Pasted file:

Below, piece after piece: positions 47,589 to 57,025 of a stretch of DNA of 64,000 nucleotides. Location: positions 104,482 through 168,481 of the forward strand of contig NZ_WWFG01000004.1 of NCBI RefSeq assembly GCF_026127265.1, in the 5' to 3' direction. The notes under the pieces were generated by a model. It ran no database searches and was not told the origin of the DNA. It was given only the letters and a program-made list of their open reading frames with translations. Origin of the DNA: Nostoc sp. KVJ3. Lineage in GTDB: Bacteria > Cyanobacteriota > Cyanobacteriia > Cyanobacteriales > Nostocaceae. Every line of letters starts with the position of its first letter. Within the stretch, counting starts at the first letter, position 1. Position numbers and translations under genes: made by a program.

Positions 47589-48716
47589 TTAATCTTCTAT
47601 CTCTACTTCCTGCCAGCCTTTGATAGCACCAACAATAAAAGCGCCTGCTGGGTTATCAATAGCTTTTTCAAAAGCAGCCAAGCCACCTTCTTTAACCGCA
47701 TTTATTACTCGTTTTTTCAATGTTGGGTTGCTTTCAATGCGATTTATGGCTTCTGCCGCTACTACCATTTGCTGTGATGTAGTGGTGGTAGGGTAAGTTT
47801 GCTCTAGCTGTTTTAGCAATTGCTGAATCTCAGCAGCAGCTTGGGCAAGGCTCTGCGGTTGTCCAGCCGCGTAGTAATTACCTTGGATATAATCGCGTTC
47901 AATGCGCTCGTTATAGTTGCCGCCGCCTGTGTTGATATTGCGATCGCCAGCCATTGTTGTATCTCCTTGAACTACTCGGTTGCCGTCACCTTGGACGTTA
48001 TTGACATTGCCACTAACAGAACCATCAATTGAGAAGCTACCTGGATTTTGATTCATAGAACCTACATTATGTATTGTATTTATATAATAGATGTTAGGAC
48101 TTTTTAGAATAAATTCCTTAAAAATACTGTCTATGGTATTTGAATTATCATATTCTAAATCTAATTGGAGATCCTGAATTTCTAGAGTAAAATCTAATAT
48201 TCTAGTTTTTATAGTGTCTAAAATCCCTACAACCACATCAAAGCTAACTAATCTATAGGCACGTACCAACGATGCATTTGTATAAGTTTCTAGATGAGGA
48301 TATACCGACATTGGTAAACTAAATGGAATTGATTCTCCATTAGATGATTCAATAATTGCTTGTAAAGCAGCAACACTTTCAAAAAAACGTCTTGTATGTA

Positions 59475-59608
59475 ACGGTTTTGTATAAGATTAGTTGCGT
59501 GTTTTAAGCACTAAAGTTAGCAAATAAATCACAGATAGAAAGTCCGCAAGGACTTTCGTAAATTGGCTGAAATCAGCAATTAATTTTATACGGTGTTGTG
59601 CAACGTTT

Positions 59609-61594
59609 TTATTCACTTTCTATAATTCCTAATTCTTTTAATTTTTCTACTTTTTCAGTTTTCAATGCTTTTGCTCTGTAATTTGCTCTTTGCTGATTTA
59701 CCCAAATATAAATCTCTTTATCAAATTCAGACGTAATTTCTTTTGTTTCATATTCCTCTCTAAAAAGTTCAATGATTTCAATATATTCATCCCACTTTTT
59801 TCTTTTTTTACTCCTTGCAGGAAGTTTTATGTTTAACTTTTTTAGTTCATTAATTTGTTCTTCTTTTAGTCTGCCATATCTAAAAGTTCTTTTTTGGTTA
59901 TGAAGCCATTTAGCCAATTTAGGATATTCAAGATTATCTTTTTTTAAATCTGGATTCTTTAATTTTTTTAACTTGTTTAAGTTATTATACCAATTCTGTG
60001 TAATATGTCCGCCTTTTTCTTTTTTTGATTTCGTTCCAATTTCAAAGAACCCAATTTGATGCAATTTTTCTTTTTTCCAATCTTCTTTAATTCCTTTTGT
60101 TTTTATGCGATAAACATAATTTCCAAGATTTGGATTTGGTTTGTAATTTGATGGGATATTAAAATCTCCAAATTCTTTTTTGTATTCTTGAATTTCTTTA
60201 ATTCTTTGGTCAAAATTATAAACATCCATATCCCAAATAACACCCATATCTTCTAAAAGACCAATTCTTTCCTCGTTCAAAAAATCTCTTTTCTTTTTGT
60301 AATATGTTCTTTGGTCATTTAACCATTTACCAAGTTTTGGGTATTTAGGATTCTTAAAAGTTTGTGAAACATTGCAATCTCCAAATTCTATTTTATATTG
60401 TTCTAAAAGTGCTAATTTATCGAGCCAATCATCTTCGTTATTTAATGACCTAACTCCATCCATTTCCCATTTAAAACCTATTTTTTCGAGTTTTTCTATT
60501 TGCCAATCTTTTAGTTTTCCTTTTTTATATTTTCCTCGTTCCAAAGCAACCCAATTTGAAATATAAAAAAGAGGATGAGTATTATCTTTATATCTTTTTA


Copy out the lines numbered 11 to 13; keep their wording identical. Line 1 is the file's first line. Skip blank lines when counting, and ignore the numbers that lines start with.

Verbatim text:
48301 TATACCGACATTGGTAAACTAAATGGAATTGATTCTCCATTAGATGATTCAATAATTGCTTGTAAAGCAGCAACACTTTCAAAAAAACGTCTTGTATGTA

Positions 59475-59608
59475 ACGGTTTTGTATAAGATTAGTTGCGT